Trends in the Epidemiological Aspects and Mortality of Alcoholic Liver Disease in Korea in the Decade Between 2000 and 2009

Hyung-Ae Bang, Young-Hwan Kwon, Myeong-Jin Lee, Won-Chang Lee


Background: Alcohol consumption and related alcohol liver disease (ALD) have substantially increased in Korea during the last decade. The objective of this study was to evaluate the trends in the epidemiological aspects and mortality rate (MR) of Korea in the decade between 2000 and 2009.

Methods: The raw data analyzed in this study were obtained from the website of “the ALD” managed by Korea Center for Disease Control and Prevention (KCDC), Korea Public Health Association (KPHA), and statistics website of Statistics Korea. The data analyses were performed using Excel 2007 statistical software (Microsoft Corp., USA).

Results: The amount of alcohol-consumption-per-capita-per-year (ACCY) in Korea was 8.38 L in 2000 and 8.54 L in 2009. The most taken alcoholic beverage was soju, followed by beer. There were a total of 1,403 case-fatalities (CF) with an MR of 2.98 per 100,000 populations of ALD in 2000, while a total of 3,588 CF with an MR of 7.21 in 2009 (P < 0.01). The CF and MR of ALD in males were significantly higher than those in females (P < 0.01). In over 40-year-old age groups, the CF and MR were significantly increased (P < 0.01). Moreover, occupational classification revealed that the mistress/students/jobless (MSJ) were the most risky group. The comparison of overall CF and MR of ALD by six key classifications (International Classification of Diseases (ICD)) showed that alcoholic cirrhosis (229 CF and 16.3%) in 2000 tended to be increased in 2009 (2,803 CF and 78.1%), while alcoholic fibrosis and sclerosis (607 CF and 43.3%) in 2000 significantly decreased in 2009 (120 CF and 3.3%), respectively.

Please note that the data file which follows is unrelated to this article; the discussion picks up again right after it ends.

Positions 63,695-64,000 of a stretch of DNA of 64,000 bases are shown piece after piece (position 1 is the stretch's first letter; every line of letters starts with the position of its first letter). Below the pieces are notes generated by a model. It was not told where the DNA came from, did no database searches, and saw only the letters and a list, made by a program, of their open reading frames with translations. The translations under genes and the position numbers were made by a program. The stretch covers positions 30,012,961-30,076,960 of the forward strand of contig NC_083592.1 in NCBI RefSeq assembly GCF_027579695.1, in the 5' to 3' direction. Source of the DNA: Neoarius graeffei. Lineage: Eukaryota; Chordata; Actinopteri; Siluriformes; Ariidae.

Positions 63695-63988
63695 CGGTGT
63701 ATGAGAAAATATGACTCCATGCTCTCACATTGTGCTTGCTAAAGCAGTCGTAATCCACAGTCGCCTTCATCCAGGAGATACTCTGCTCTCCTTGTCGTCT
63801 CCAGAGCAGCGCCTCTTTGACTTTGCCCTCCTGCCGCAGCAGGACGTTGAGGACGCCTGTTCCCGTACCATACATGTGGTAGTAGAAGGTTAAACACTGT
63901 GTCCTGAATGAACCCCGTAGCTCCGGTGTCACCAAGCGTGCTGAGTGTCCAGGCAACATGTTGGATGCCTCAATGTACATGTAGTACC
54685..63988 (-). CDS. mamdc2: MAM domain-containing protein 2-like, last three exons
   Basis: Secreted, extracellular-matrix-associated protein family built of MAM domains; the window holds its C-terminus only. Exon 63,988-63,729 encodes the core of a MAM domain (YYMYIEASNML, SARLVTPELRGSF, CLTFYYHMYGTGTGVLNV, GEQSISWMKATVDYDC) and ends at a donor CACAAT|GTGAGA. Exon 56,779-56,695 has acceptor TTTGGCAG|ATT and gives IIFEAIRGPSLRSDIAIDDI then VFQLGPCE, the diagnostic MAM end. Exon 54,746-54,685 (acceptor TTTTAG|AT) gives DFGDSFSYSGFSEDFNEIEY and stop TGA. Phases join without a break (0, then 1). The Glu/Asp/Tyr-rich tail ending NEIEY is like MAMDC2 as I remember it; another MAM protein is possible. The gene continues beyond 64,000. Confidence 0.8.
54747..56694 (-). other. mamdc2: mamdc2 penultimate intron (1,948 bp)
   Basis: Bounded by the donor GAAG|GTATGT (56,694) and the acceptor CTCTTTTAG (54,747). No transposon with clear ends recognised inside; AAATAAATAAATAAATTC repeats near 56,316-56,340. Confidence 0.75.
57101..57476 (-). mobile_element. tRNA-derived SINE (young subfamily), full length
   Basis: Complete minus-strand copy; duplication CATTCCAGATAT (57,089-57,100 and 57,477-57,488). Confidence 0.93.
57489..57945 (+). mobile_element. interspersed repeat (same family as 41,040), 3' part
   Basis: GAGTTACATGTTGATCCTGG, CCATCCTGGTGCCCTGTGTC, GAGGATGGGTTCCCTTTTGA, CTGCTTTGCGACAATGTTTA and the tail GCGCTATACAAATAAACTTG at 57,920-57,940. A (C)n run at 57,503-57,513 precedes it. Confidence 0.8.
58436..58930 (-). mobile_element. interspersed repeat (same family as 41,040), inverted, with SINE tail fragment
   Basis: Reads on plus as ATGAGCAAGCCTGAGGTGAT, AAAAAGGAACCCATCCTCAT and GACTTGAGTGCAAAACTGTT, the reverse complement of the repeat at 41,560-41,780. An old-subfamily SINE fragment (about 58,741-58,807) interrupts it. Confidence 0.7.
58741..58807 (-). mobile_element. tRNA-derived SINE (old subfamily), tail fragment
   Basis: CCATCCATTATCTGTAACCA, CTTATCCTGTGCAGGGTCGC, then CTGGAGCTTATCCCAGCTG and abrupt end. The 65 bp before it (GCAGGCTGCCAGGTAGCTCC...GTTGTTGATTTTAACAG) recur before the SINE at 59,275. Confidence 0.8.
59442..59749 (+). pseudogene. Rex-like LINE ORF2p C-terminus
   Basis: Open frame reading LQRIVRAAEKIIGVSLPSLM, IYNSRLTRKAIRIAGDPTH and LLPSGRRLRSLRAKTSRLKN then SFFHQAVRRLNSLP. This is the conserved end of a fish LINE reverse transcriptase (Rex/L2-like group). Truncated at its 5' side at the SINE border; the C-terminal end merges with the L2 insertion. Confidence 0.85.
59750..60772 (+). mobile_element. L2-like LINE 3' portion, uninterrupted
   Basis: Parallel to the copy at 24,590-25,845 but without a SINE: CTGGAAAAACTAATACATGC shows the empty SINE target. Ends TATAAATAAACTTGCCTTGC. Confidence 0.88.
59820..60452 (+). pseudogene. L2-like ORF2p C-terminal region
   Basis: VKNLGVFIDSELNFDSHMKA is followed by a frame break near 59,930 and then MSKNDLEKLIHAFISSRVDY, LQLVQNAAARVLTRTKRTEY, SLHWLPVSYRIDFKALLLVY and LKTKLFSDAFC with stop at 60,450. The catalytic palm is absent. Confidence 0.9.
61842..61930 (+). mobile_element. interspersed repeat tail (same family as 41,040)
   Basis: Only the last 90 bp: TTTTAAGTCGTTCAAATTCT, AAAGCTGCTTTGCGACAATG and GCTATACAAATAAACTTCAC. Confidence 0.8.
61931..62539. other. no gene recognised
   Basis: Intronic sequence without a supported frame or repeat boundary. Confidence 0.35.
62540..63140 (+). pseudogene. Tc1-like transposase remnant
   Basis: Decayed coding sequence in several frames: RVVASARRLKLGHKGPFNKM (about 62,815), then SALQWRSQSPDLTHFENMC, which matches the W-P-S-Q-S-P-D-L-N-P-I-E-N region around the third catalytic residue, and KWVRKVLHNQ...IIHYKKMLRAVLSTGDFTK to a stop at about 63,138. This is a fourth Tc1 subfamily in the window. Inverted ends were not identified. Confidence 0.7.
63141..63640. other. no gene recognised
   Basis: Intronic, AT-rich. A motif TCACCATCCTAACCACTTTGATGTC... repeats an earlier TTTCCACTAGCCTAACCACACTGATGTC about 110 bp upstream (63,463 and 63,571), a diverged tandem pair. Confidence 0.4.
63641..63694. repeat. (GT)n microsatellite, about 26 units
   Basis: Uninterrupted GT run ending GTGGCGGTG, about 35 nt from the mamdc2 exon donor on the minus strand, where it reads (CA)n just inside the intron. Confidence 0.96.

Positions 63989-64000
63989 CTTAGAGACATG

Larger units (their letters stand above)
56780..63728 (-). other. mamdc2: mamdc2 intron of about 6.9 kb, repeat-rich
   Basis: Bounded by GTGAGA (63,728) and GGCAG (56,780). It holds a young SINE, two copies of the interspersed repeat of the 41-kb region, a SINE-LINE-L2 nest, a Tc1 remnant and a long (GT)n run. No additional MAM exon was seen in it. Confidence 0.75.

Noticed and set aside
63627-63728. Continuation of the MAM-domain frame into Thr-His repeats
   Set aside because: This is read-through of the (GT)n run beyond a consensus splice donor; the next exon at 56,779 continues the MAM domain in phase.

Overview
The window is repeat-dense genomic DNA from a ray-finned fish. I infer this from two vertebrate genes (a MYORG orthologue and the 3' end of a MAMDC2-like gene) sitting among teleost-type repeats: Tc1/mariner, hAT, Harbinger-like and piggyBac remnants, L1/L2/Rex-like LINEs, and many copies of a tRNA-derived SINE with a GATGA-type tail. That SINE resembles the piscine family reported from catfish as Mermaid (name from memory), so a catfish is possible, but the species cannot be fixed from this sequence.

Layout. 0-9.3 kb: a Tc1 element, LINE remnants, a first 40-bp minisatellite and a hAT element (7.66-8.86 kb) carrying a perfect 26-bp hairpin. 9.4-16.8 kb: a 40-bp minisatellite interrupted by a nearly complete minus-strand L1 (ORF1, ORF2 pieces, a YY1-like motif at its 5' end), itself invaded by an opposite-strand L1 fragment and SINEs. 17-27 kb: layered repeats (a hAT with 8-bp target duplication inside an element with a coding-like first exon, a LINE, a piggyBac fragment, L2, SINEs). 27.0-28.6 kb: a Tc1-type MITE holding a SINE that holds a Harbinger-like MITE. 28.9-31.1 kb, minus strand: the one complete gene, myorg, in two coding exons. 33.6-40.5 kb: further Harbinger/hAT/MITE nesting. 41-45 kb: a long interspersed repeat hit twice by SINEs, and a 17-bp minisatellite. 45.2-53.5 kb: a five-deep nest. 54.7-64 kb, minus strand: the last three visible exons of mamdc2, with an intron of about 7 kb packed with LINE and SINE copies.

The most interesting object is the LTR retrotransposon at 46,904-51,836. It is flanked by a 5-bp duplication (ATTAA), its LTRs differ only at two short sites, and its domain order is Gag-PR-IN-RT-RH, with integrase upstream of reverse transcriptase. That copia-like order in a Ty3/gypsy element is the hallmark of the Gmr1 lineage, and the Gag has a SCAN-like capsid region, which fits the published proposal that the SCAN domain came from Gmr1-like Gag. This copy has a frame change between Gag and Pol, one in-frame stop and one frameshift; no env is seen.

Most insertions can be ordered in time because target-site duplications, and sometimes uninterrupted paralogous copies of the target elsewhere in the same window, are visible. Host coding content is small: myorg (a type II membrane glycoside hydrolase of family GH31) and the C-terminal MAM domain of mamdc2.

Conclusion: ALD is one of the most severe diseases in Korea, as indicated by its high CF and MR in this study. As over-consumption of alcoholic beverages is relatively common in Korea, more efforts should be made toward prevention of ALD by raising awareness of the risk factors of ALD by public health education.

J Clin Med Res. 2015;7(2):91-96


Epidemiology; ALD; Case-fatality; Mortality rate; ICD

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